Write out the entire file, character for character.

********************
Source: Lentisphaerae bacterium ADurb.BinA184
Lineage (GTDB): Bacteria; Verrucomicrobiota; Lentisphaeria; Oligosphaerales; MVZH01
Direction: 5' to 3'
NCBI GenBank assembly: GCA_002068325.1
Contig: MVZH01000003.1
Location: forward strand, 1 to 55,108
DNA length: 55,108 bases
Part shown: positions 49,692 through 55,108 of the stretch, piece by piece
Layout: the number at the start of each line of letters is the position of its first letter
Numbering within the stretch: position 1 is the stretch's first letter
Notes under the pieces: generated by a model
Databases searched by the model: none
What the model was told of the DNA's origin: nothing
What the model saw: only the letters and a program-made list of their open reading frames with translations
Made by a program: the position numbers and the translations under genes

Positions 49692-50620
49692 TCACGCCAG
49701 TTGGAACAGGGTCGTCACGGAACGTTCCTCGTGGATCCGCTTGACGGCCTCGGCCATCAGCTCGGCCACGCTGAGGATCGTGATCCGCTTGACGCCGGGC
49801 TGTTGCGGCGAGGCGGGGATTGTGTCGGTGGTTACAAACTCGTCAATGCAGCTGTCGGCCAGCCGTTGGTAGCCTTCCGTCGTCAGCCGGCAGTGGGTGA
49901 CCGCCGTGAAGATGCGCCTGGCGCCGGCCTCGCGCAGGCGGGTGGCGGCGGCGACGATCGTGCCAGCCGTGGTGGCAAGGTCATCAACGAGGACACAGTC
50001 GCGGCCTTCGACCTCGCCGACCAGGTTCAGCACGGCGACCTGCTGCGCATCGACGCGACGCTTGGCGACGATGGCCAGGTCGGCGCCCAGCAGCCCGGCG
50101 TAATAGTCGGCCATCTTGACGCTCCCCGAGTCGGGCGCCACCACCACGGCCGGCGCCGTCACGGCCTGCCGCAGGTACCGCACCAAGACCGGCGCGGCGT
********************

Source: Lentisphaerae bacterium ADurb.BinA184
Lineage (GTDB): Bacteria; Verrucomicrobiota; Lentisphaeria; Oligosphaerales; MVZH01
Direction: 5' to 3'
NCBI GenBank assembly: GCA_002068325.1
Contig: MVZH01000003.1
Location: forward strand, 1 to 55,108
DNA length: 55,108 bases
Part shown: positions 49,692 through 55,108 of the stretch, piece by piece
Layout: the number at the start of each line of letters is the position of its first letter
Numbering within the stretch: position 1 is the stretch's first letter
Notes under the pieces: generated by a model
Databases searched by the model: none
What the model was told of the DNA's origin: nothing
What the model saw: only the letters and a program-made list of their open reading frames with translations
Made by a program: the position numbers and the translations under genes

Positions 49692-50620
49692 TCACGCCAG
49701 TTGGAACAGGGTCGTCACGGAACGTTCCTCGTGGATCCGCTTGACGGCCTCGGCCATCAGCTCGGCCACGCTGAGGATCGTGATCCGCTTGACGCCGGGC
49801 TGTTGCGGCGAGGCGGGGATTGTGTCGGTGGTTACAAACTCGTCAATGCAGCTGTCGGCCAGCCGTTGGTAGCCTTCCGTCGTCAGCCGGCAGTGGGTGA
49901 CCGCCGTGAAGATGCGCCTGGCGCCGGCCTCGCGCAGGCGGGTGGCGGCGGCGACGATCGTGCCAGCCGTGGTGGCAAGGTCATCAACGAGGACACAGTC
50001 GCGGCCTTCGACCTCGCCGACCAGGTTCAGCACGGCGACCTGCTGCGCATCGACGCGACGCTTGGCGACGATGGCCAGGTCGGCGCCCAGCAGCCCGGCG
50101 TAATAGTCGGCCATCTTGACGCTCCCCGAGTCGGGCGCCACCACCACGGCCGGCGCCGTCACGGCCTGCCGCAGGTACCGCACCAAGACCGGCGCGGCGT